Java Reference
In-Depth Information
function change() { =
button.addEventListener("click", change);
Our first task in the JavaScript code is create a variable called button (we cover variables
in Chapter 2 ) .
We then use the document.getElementById function to find the HTML element
with the ID of button (covered in Chapter 6 ) . This is then assigned to the button vari-
We now create another variable called rainbow . This is assigned to an array containing a
list of strings of different colors (we cover strings and variables in Chapter 2 and arrays in
Chapter 3 ) .
Then we create a function called change (we cover functions in Chapter 4 ). This sets the
background color of the body element to one of the colors of the rainbow (changing the
style of a page will be covered in Chapter 6 ) . This involves selecting a random number us-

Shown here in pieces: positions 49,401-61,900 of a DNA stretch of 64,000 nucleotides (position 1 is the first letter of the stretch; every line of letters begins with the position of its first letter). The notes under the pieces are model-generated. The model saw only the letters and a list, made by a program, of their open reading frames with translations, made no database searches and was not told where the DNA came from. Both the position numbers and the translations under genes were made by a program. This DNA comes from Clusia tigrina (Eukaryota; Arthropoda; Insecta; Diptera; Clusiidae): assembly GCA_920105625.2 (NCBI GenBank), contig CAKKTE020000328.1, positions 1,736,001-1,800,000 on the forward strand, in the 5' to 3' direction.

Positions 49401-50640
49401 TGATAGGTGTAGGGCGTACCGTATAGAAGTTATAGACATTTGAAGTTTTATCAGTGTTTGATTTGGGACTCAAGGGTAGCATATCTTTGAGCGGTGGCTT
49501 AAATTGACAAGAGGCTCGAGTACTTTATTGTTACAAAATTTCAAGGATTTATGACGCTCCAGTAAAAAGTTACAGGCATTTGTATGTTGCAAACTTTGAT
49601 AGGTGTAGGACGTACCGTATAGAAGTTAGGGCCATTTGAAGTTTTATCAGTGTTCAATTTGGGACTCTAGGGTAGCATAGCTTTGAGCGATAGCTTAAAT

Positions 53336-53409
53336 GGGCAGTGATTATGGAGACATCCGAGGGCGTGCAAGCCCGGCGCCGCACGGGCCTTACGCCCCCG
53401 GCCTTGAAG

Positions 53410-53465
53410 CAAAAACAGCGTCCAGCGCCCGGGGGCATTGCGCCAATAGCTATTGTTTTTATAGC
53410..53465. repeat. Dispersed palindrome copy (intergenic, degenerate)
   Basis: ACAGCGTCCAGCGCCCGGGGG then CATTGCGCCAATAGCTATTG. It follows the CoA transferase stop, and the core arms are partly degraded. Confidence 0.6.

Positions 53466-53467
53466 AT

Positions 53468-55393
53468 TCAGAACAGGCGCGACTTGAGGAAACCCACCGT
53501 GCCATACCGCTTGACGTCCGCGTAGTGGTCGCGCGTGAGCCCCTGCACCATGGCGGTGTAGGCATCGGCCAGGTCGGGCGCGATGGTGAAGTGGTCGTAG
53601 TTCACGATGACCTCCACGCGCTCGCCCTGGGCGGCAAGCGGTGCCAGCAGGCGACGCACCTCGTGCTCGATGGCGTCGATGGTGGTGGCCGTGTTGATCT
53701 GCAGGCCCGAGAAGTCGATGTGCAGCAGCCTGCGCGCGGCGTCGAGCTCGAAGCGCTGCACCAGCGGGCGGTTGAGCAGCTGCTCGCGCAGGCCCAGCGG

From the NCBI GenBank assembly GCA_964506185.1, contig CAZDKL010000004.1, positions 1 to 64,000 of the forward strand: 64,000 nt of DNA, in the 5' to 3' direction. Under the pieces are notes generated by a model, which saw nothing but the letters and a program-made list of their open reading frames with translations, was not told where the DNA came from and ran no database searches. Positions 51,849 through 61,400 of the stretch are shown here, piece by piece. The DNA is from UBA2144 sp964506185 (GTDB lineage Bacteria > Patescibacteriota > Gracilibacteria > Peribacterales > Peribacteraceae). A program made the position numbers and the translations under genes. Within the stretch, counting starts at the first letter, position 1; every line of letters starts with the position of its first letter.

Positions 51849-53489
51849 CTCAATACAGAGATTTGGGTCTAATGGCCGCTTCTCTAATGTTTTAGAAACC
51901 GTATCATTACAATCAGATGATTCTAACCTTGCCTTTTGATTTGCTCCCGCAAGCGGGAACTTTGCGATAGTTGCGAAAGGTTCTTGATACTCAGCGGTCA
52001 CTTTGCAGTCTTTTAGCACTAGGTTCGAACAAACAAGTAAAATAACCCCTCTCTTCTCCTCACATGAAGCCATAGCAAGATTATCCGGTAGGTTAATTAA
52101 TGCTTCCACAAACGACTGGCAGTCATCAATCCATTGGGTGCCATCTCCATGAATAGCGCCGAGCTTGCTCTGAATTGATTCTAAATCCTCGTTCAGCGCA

ing the built-in Math object (covered in Chapter 5 ) and selecting the corresponding color
from the rainbow array.
Last of all, we create an event handler , which checks for when the button is clicked on.
When this happens it calls the change function that we just defined (event handlers are
covered in Chapter 7 ) .
Open rainbow.htm in your favourite browser and try clicking on the button a few times. If
everything is working correctly the background should change to every color of the rain-
bow, such as in the screenshot in Figure 1.2 .
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